University of Tasmania
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The organisational culture of a ship : a description and some possible effects it has on accidents and lessons for seafaring leadership

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posted on 2023-05-26, 07:48 authored by Shea, IP
This study was intended to further the understanding of organisational culture and climate on board a ship, it also explored the linkages that these two broad areas had with marine accidents. The study was designed to represent, as broadly as possible, the views of seafarers all around the world. An extensive literature search of databases in the maritime, education and other cognate fields, revealed only two other studies that dealt with some of the issues examined by this study. The study also examined literature dealing with investigations into maritime accidents, as many of the causal factors identified by these investigations assisted the study in its examination of the organisational culture and climate of a ship. This study addresses three key questions: What is the nature of the organisational culture aboard a ship? What is the nature of the organisational climate aboard a ship? and, Are there any aspects of organisational culture and climate that impact on the safety culture of a ship? This thesis therefore contains descriptions of the organisational culture and climate aboard ships, to facilitate a better understanding of the environment within which ships operate. In examining these two areas this study focussed mainly upon the safety culture and climate of a ship, as the span of each of the earlier described areas was large and covered many issues. This study used a research approach that combined elements of quantitative and qualitative methods. This mixed-mode was deemed the way to proceed as the researcher wished to utilise data gathering approaches that have been used in both broad research approaches, i.e., a questionnaire, metaphorical analysis, and document analysis. This mixed mode approach allowed the investigation of issues within a bounded system, but where the participants were widely dispersed and not readily accessible for extended face-to-face data gathering. The study utilised three instruments for data gathering, which generated three datasets. These datasets provided the basis on which the statistical analysis was conducted. The three instruments used in the survey were the 'Maritime Culture Questionnaire' (MCQ), 'Assumptions through Metaphor' (AtM) Questionnaire and the 'Maritime Climate Questionnaire' (MClQ). The total number of seafarers who participated in the instrument survey was over 700 persons and like most surveys of this kind there was a slight variation in the number of respondents for each instrument. Analysis of the datasets enabled the organisational culture aboard ship to be described comprehensively. This analysis demonstrated that Heads of Departments (HODs) and seafarers displayed either one of two distinct behavioural characteristics when they worked aboard ship. The first characteristic behaviour was the 'HOD Collegial Behaviour' type, here the HOD would be positive and demonstrably supportive toward subordinates. The other characteristic behaviour was the 'HOD Formalistic Behaviour' type, when displaying this type of behaviour the HOD showed indifference toward subordinates and their activities. When a HOD displayed this latter behaviour, respondents indicated that it had a negative impact on the safety climate of a ship. The addition of outcome variables to the MCQ instrument permitted linkages to be made between the organisational culture aboard ships and marine accidents. Similarly an analysis of the third dataset enabled the development of a description of the organisational climate of a ship. This examination of the organisational climate of a ship identified situations when seafarers were likely to display the described behavioural characteristics. The study also found that it is possible that these negative behaviours were displayed more often than the positive ones. The findings of this study make recommendations that will assist in improving the safety climate on board ships. This study makes recommendations that have relevance to personnel managers of shipping companies or ship-management companies, maritime regulatory authorities, maritime educators and Heads of Departments on board ships.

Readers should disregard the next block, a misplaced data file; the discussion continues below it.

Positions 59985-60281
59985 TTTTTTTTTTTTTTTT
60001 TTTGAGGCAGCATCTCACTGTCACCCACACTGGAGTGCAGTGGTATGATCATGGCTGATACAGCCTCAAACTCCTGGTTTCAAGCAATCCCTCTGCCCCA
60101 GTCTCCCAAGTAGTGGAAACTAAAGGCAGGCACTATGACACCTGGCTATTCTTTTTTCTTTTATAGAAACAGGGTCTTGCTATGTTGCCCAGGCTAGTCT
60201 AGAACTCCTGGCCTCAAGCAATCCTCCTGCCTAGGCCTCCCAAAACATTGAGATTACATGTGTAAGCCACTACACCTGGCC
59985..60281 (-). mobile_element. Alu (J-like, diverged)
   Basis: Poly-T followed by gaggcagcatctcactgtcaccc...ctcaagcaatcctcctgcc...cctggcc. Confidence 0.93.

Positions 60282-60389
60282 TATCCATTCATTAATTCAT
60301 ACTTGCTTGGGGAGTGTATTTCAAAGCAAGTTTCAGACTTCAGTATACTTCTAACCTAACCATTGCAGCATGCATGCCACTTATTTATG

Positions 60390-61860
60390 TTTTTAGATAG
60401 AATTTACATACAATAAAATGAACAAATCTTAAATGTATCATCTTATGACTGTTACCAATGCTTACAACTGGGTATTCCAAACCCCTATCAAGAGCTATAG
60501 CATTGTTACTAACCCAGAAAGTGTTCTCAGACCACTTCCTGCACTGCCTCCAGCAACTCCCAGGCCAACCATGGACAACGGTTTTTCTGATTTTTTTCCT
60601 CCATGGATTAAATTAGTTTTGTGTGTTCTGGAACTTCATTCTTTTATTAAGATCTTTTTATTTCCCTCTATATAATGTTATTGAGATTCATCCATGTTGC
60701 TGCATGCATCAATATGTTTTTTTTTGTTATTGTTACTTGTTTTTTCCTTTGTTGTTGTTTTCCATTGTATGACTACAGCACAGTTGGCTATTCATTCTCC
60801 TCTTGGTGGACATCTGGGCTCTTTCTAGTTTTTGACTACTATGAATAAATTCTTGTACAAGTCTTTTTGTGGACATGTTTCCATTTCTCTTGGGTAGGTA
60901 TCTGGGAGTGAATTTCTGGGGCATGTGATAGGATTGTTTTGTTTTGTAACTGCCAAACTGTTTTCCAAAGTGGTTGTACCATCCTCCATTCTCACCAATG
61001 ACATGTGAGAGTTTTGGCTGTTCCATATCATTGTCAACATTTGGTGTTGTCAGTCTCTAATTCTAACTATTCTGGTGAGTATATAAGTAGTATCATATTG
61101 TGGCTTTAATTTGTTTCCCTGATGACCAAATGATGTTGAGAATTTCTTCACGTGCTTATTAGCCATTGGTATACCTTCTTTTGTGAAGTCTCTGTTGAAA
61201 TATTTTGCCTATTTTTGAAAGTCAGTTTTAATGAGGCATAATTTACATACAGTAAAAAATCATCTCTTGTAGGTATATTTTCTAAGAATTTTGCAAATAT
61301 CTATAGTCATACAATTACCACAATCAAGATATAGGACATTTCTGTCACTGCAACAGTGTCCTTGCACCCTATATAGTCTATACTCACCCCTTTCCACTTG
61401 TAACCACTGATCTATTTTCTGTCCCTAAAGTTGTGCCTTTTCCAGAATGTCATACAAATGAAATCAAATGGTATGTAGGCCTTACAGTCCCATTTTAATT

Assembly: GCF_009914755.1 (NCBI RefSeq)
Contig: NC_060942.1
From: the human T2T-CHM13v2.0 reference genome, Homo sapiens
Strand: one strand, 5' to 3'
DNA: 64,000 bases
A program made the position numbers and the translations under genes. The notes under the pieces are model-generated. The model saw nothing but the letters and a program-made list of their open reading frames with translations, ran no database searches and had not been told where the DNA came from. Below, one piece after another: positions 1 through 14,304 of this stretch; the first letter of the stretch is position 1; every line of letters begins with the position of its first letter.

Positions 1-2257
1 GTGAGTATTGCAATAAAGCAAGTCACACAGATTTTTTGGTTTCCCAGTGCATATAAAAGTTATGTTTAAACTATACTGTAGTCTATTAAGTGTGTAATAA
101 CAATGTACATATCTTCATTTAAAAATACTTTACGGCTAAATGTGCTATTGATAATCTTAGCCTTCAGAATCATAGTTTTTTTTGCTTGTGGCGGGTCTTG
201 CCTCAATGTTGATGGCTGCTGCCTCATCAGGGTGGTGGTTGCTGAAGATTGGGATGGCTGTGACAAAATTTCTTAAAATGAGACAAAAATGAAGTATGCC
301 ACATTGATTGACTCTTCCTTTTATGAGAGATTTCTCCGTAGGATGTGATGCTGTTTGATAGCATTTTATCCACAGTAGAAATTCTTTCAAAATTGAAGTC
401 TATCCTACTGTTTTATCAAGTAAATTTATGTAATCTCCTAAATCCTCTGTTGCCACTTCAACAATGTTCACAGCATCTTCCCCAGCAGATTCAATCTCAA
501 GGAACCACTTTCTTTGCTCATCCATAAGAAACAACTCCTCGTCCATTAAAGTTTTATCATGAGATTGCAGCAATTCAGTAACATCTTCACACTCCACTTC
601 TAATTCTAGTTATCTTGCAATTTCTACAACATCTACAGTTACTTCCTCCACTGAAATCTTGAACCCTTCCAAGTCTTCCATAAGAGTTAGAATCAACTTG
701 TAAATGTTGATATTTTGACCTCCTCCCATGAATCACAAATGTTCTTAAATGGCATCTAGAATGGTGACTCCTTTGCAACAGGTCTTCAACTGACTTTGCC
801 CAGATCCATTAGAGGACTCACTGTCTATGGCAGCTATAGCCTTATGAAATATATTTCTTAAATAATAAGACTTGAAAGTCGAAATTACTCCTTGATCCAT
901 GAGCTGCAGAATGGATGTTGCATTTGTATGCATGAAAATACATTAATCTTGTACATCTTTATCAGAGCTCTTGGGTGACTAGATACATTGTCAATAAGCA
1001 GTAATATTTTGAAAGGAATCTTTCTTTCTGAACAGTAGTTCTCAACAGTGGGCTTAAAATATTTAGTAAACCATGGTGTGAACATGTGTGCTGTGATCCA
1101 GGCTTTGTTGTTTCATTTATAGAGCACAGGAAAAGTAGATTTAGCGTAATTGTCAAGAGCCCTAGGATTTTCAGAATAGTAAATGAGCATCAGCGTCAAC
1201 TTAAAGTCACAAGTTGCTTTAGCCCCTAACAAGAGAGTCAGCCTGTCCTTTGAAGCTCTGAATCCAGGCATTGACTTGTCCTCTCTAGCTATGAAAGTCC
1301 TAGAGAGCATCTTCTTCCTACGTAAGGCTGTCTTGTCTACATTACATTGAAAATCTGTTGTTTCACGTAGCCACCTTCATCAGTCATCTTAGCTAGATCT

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Copyright 2005 the author

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